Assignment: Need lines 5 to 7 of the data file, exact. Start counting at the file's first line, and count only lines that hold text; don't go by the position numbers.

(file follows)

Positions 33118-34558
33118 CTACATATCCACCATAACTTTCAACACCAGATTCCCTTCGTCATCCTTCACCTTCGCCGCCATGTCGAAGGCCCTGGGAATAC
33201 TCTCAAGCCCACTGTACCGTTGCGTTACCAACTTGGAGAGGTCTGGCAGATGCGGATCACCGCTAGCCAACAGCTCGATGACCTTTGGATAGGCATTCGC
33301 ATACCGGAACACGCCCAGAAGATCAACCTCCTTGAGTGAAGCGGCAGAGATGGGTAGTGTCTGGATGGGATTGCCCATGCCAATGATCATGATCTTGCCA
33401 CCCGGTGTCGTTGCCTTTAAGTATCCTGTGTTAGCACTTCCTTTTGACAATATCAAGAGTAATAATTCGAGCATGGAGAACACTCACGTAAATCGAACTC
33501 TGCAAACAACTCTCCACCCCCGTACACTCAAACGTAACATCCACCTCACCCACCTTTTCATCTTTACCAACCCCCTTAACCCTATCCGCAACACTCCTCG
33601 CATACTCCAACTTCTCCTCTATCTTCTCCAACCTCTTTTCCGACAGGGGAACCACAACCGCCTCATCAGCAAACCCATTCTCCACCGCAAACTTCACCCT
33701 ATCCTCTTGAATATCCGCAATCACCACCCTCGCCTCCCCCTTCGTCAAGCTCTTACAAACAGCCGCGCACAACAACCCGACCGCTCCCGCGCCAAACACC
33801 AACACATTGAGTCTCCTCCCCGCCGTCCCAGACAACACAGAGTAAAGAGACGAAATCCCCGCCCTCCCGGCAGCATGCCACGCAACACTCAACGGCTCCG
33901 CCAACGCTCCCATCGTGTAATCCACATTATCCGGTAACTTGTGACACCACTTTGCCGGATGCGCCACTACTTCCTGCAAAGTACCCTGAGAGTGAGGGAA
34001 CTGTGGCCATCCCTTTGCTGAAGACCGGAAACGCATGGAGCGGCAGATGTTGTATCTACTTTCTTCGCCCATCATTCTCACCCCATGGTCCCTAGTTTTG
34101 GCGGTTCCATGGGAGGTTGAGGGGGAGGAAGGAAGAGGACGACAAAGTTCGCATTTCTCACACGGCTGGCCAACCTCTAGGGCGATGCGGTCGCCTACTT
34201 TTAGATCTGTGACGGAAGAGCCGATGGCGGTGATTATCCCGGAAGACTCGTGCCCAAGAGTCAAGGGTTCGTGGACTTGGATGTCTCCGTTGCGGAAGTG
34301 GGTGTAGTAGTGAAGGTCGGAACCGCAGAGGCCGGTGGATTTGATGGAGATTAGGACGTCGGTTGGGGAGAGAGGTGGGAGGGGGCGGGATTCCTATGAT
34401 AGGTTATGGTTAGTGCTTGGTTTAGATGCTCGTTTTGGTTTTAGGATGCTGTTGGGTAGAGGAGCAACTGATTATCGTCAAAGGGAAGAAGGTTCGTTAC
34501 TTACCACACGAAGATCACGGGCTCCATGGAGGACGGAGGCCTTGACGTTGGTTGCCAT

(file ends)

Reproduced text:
33401 CCCGGTGTCGTTGCCTTTAAGTATCCTGTGTTAGCACTTCCTTTTGACAATATCAAGAGTAATAATTCGAGCATGGAGAACACTCACGTAAATCGAACTC
33501 TGCAAACAACTCTCCACCCCCGTACACTCAAACGTAACATCCACCTCACCCACCTTTTCATCTTTACCAACCCCCTTAACCCTATCCGCAACACTCCTCG
33601 CATACTCCAACTTCTCCTCTATCTTCTCCAACCTCTTTTCCGACAGGGGAACCACAACCGCCTCATCAGCAAACCCATTCTCCACCGCAAACTTCACCCT